What’s an endolymph? Mum didn’t know what an endolymph was, and neither did I. Panic began to rise up from somewhere within my abdomen. Clearly, I stood no chance at all of passing Biology ‘O’ Level. What other things didn’t I know? Some of the exams had strange names like ‘Physics’, ‘Chemistry’, ‘Geography’. How could I pass these exams if I didn’t even know what their names meant?
It was a relief to discover that there was also a Mathematics Paper. This would be easy because I knew all about addition, subtraction, multiplication and division. But it wasn’t easy. It was hideously impenetrable. It was full of strange symbols which meant nothing to me. Arcane characters which looked like distorted letters of the alphabet. If I couldn’t pass Mathematics, then I was hopelessly incapable of passing ANY ‘O’ Levels.
Did I have to do ‘O’ levels and ‘A’ levels and go to University? I hoped not. University sounded especially disagreeable. For a start, it had too many syllables – U-ni-ver-si-ty. It sounded like a prison surrounded by high, unscalable walls.
The future was going to be unbearable. I was haunted, tormented by the endolymph. It mocked my ignorance. It was unknowable to me, and would remain eternally beyond my comprehension. When, eventually, I reached the age of sixteen, the endolymph would be waiting for me. Ominously. It would be the principal architect of my failure.
It must have been towards the end of the summer holidays that same year.
Dad was on the settee in the sitting room. He was hunched forward, preoccupied with the contents of several documents which were placed on the floor in front of him. He occasionally picked up one of these pieces of paper and thoughtfully moved it to another position.
Mum was seated, geometrically erect, on a straight-backed chair at the opposite side of the room. She was, in elevation, a pair of equal and opposite right angles. Her hands were neatly clasped together on her lap, and her eyes were blazing with expectation. She noticed my curiosity:
“We’ve added up our money wrongly” she whispered to me, confidentially.
It was clear that something momentous was happening. The documents represented ‘money’ in some unfathomable way, and ‘money’ was related to the lust that was radiating from my mother’s eyes. I fancied that I could have helped them, because I was good at adding numbers together. My facility for mechanical arithmetic was not required though. This was adult business.
A few weeks later we vacated Chamefleur and moved into a house called ‘Avalon’. It was a larger, detached house on Back Lane, two streets away.
Shortly after moving into Avalon, mum told me a story about dad:
“One day, when your father was younger, Grandpa invited him into his study”, she began.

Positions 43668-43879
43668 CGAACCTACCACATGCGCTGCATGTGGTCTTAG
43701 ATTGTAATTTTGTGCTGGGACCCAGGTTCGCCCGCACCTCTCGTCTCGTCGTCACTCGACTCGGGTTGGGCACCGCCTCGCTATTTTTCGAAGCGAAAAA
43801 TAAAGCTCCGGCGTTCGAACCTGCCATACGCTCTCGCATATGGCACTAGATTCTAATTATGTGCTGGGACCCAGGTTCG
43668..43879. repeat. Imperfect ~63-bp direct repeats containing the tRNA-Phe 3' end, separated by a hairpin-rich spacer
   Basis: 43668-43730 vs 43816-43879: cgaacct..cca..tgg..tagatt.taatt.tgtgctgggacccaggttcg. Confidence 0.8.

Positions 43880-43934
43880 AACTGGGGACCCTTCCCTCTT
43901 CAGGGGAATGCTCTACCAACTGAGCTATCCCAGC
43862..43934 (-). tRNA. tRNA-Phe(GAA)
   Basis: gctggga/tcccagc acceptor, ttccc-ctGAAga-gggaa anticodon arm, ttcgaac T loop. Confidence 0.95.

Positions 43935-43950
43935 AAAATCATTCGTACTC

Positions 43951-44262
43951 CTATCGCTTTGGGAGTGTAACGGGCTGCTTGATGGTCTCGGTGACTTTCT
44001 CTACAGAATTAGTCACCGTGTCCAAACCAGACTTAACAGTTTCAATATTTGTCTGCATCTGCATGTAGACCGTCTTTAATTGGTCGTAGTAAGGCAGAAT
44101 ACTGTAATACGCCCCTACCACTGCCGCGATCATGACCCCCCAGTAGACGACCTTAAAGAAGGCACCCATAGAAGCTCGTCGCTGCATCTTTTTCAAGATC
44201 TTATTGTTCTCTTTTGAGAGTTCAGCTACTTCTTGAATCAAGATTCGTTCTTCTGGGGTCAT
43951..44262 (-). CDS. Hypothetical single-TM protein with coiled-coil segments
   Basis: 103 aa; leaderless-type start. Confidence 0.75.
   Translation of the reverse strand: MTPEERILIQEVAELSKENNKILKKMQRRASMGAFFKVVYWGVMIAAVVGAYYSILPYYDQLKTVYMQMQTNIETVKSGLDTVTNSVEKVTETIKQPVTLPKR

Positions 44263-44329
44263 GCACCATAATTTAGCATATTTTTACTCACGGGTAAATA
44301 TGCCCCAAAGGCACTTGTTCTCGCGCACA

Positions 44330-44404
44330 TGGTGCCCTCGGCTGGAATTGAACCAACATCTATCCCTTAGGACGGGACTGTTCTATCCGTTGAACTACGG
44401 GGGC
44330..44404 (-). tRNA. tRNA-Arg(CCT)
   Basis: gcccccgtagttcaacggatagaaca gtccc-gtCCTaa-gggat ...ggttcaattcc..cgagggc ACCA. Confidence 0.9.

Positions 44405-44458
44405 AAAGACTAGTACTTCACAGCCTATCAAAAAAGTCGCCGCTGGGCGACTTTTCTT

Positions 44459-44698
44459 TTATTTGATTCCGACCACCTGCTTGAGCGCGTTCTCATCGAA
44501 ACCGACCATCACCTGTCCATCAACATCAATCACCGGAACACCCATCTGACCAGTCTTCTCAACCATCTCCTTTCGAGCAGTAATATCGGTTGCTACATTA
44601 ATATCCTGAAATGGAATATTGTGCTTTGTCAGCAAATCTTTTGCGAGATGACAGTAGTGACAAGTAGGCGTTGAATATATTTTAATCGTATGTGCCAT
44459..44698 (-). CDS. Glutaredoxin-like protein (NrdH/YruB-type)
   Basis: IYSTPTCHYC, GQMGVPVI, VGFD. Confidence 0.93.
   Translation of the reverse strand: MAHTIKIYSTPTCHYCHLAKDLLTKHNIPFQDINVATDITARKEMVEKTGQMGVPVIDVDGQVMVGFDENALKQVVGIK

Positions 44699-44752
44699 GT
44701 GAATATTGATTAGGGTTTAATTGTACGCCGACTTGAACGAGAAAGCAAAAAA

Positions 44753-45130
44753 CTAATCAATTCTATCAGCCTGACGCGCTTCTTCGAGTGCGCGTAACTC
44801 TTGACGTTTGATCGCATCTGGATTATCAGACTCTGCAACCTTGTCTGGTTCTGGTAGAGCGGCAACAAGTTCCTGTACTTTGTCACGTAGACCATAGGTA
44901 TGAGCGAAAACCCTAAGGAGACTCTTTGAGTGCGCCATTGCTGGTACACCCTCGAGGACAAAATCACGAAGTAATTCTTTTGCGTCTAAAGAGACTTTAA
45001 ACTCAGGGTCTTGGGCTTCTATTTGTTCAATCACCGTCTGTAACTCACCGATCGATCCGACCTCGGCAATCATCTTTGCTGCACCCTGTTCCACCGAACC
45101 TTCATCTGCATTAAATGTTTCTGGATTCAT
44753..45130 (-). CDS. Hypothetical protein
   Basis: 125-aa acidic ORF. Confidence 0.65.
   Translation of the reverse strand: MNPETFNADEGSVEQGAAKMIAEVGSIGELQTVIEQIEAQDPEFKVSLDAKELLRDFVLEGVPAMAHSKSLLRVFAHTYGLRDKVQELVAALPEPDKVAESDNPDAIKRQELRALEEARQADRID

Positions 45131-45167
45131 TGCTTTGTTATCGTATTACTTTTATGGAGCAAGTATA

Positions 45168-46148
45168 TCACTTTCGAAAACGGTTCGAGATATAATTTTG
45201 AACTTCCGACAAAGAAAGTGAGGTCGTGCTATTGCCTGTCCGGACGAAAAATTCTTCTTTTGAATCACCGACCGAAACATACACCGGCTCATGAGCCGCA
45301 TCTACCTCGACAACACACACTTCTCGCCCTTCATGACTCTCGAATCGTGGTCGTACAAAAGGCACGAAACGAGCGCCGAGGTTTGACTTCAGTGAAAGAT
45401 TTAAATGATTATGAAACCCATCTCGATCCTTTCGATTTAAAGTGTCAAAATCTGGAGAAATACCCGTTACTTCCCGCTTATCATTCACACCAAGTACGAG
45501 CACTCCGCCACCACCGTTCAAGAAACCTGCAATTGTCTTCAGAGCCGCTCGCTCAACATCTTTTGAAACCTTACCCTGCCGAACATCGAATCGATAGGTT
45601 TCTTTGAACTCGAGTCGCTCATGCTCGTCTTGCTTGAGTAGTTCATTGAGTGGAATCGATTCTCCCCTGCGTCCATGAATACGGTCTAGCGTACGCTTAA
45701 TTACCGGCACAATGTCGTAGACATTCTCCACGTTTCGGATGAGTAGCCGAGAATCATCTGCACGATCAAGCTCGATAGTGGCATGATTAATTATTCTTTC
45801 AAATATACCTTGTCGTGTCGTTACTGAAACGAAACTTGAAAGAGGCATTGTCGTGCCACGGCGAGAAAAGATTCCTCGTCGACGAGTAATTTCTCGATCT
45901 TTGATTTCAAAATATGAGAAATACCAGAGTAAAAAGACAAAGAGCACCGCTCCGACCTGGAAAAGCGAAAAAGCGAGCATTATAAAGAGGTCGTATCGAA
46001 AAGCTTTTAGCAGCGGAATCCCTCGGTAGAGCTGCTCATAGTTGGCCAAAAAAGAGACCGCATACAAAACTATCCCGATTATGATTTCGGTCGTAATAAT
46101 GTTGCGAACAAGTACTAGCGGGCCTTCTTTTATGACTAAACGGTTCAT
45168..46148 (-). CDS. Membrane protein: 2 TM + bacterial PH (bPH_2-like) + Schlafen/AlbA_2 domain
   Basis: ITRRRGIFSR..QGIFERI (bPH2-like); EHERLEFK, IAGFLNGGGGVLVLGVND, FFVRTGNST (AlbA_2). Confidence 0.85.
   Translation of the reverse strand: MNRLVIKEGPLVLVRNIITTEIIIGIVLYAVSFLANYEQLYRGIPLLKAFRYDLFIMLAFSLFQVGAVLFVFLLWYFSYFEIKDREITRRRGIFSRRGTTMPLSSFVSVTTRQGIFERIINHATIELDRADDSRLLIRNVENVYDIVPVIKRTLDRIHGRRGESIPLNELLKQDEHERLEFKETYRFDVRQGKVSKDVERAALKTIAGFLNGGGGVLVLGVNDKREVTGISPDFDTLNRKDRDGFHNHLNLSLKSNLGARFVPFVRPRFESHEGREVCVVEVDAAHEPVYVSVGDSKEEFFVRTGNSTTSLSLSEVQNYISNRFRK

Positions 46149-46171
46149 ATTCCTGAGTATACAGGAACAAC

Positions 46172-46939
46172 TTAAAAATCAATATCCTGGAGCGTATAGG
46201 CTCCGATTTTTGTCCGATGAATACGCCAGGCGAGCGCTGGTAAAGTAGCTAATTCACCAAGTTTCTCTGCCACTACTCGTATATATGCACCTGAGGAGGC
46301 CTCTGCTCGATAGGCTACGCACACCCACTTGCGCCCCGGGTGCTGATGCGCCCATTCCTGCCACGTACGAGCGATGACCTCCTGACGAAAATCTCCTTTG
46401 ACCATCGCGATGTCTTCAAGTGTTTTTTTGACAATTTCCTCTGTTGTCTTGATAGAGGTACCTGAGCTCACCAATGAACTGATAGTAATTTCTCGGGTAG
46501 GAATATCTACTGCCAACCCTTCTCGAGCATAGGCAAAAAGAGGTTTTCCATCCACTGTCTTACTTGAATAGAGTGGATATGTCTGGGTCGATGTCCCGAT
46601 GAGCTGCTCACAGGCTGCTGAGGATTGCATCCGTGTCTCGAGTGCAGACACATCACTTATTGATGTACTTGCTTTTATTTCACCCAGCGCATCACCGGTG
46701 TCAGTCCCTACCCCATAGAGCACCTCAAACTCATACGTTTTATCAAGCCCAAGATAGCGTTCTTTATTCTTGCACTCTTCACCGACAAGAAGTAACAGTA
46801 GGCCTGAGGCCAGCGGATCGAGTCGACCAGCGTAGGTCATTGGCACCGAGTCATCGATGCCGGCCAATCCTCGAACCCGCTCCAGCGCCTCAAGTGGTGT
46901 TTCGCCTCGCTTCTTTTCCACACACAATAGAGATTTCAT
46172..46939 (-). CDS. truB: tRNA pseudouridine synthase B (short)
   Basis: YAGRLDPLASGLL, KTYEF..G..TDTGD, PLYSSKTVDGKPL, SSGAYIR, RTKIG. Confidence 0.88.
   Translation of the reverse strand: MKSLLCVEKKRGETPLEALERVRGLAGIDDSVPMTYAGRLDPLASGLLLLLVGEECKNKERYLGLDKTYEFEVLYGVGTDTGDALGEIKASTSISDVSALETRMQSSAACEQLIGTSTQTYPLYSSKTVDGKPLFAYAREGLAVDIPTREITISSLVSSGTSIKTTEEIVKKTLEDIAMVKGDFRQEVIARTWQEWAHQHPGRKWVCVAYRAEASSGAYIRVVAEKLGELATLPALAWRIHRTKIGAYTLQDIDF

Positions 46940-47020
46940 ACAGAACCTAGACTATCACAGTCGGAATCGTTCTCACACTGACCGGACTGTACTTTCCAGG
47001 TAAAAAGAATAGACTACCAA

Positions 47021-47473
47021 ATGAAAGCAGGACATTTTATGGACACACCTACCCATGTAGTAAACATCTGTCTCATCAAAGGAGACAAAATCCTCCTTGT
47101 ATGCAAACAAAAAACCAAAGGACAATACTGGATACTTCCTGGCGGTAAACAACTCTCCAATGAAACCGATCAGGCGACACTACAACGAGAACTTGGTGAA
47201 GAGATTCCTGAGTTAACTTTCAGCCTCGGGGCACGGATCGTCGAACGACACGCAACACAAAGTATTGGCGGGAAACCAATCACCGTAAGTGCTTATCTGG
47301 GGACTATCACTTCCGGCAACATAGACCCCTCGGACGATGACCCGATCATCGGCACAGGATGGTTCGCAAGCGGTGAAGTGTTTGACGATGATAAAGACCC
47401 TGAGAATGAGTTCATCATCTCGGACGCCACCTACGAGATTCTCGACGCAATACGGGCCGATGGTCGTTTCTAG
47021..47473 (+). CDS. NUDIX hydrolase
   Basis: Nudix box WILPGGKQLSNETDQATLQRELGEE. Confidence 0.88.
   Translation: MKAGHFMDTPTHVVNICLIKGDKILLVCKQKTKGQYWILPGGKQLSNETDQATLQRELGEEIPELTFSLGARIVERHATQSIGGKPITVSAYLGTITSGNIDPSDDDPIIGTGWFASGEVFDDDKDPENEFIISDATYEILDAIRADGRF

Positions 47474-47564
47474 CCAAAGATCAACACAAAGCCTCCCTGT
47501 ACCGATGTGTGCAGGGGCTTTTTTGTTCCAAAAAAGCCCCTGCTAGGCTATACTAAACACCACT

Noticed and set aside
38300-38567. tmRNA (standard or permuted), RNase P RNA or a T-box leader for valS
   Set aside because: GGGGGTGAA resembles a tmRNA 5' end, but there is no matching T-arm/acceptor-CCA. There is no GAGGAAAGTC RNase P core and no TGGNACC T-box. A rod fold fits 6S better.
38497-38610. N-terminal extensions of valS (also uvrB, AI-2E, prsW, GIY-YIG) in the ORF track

I pictured Grandpa, filling the doorway to his study, authoritatively beckoning dad into the large, luxurious room where Grandpa manufactured his wealth.
“Grandpa was at his desk, holding a thick wad of money in his hand”, she continued.
I envisaged Grandpa, seated in a large chair behind his large desk. He picked up a large bundle of notes with one of his large hands. In his other hand was a large cigar (possibly).
“He offered this money to your father, and do you know what your father said?”, she asked.
No I didn’t. What did dad say?
“Your father said “No! I don’t want this money””, she finished.
That was it. That was the story. And, naturally, I believed it. My imagination obediently produced a stylised image of dad nobly declining Grandpa’s offer of free money.
My subconscious mind, on the other hand, retained a degree of suspicion about this brief anecdote. There was something wrong with it. It was too clean and sharply defined. It was too apropos of nothing. There was something missing from the story, and my subconscious wanted to fill that gap.
So it filed the event away in long term memory.
It wasn’t until twenty years later, in 1983, that I heard the complete story from Aunty Sue. She told me how Grandpa had given my parents a loan to buy their first house, Chamefleur. How, instead of paying this money back, dad had told Grandpa that he could “whistle for it”.
My subconscious triumphantly, and rather smugly, treated me to a slide-show of cameos from twenty years previously. Events which had made no sense to me at the time, but had been religiously preserved in anticipation of this moment. I finally understood how my parents’ meteoric ascent of the housing ladder had been financed. I also realised the distance mum was prepared to travel in pursuit of the appearance of virtue.